The process of getting to know A Scanner Darkly was in reverse of how it probably should be. I watched the movie first, which came out in 2006. Yeah, a few friends had tried to get me to watch that too. Much to my surprise I liked the movie. And with each viewing (4 times) I liked it more and more.


Two friends told me the book was better. Because of time constraints, I read the Graphic Novel which is based on the movie version. It is a nice concise version. Then on to the actual book, which is better.

It is an honest book of what drugs can do to an individual, but it isn’t a moral tale against drugs. It is also a book of paranoia, both for the protagonist and society at large. It was written in 1977 and is set slightly in the future (1994), but it isn’t a futuristic novel. It is just one man spying on himself and his friends trying to figure out what is real. The imagination rules supreme in this book. With all the current controversy over who is listening in on your conversations, it is definitely a book that could have been written today.

Recently, I realized that it has been mostly younger people who wanted me to read A Scanner Darkly. Even though the book is of the generation slightly older than me (I’m 49), I think every adult should read this!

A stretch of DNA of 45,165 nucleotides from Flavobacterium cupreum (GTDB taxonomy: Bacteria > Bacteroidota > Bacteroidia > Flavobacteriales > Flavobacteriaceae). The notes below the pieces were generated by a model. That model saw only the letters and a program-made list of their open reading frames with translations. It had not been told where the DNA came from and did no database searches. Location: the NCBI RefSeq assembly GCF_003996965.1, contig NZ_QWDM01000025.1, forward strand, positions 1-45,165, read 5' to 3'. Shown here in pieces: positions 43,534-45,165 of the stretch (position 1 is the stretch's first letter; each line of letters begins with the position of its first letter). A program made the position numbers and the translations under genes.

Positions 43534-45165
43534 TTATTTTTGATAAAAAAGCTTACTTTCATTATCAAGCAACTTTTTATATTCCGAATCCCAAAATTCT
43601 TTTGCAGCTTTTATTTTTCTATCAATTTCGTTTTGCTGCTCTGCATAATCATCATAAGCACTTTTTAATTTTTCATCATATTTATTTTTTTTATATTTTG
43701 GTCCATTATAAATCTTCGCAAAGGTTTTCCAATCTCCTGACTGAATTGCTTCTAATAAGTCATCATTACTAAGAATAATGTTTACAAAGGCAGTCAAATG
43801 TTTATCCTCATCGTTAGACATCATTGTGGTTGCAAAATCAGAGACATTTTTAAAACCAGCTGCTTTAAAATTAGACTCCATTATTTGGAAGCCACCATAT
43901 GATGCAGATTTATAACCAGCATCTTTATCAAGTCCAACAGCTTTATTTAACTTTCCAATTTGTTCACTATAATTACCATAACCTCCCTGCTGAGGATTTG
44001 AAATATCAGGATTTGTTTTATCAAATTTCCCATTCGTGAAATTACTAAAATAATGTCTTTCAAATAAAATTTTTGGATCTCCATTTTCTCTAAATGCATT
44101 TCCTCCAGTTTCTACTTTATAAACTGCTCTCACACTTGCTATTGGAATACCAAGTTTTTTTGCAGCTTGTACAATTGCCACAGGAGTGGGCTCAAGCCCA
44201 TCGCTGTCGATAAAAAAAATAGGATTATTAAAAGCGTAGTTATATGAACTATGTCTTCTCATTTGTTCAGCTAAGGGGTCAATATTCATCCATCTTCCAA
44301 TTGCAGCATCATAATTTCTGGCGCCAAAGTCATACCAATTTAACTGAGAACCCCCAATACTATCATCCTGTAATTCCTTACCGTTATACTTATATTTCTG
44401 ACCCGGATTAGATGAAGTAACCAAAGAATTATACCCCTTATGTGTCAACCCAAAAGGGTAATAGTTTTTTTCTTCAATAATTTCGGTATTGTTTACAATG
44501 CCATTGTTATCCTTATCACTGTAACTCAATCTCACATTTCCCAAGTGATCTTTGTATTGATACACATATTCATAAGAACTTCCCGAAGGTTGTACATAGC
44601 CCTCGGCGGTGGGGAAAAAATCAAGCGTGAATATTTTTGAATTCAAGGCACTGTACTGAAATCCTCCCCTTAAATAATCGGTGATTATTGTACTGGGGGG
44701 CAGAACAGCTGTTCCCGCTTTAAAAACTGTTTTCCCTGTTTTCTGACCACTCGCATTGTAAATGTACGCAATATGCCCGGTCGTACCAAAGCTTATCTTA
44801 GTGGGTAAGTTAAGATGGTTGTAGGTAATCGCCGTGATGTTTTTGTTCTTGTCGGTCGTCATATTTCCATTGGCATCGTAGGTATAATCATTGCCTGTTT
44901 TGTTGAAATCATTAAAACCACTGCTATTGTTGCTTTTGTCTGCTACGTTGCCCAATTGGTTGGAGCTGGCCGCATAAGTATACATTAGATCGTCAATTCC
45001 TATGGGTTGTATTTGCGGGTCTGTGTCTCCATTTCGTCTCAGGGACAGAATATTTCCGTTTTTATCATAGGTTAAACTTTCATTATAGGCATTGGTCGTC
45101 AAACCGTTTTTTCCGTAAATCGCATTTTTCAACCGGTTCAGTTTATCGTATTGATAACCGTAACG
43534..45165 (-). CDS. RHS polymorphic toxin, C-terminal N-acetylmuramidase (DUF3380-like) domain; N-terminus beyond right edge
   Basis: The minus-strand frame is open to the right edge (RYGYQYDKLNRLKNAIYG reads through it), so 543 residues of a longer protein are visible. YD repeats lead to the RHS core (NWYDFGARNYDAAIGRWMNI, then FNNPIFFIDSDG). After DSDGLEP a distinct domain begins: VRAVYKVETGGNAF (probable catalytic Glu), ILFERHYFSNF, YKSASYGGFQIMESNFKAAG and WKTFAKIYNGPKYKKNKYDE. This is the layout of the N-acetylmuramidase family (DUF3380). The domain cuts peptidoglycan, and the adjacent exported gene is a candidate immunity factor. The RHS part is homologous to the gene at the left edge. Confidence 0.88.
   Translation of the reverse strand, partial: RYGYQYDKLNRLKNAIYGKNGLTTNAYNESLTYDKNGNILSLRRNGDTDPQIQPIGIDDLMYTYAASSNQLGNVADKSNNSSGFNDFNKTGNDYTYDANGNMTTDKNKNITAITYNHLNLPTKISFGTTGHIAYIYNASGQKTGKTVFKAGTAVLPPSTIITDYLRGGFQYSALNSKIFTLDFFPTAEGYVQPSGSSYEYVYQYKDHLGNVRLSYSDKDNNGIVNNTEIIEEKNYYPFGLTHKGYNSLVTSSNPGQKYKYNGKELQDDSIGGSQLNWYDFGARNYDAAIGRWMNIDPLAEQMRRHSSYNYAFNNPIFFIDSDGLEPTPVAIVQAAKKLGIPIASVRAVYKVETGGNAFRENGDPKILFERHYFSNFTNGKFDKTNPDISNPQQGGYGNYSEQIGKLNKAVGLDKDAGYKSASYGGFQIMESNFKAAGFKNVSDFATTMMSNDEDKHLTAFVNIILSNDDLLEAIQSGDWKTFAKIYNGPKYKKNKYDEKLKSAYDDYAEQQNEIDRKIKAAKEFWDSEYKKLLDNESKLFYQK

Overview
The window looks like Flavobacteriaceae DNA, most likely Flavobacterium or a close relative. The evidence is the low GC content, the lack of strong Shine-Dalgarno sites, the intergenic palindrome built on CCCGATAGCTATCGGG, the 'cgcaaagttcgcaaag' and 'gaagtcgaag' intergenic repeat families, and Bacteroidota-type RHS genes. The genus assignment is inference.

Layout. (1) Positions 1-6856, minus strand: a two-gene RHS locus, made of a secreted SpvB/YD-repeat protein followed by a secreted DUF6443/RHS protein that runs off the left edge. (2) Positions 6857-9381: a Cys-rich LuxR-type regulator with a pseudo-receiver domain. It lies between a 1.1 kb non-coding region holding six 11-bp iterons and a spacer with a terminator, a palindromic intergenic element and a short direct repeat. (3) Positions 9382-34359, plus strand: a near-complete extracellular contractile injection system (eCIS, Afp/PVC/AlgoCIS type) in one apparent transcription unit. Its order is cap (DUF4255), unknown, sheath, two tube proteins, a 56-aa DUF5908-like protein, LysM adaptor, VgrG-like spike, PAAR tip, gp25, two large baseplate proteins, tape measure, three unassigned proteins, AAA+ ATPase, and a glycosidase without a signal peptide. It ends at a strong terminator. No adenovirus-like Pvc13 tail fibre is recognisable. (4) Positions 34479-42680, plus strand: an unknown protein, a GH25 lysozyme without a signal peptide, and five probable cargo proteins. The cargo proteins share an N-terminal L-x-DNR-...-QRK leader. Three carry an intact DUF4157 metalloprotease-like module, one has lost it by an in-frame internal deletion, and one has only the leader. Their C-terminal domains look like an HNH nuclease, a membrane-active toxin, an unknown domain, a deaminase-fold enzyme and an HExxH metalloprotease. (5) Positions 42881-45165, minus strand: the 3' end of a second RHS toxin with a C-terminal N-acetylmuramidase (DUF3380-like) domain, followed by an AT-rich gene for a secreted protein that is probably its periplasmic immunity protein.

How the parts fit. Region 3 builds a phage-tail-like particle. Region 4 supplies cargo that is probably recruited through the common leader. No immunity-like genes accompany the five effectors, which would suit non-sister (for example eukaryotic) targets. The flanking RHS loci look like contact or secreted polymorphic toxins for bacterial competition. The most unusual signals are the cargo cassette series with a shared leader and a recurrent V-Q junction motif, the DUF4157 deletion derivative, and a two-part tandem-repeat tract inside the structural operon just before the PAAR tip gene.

To Reserve A Scanner Darkly in its many forms (book, Graphic Novel, Audio CD), click here.


Editor’s note: Please use the comment button below to leave any response you may have about the book or the review.

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“For heaven’s sake, what kind of superhero types?”  
submitted by Natalie



Newberry Award winner Kate DiCamillo’s latest story, Flora & Ulysses: The Illuminated Adventures, is one of a girl and her superhero squirrel. She creates a cast of quirky characters that slowly rolls out through mishaps, disappointments, as well as small victories.

Flora Belle Buckman is a bit of an outsider and self-proclaimed cynic living with her mother. She spends much of her time reading. Flora often references her favorite superhero comic and a work of nonfiction titled "Terrible Things Can Happen To You!"

One afternoon, Flora’s reading is disturbed by the sound of neighbors vacuuming their yard. This strikes Flora as very odd so she decides to investigate the occurrence. As she looks out her window, Flora witnesses a squirrel being vacuumed up.



After the incident, we gain the unusual vantage of the squirrel’s perspective.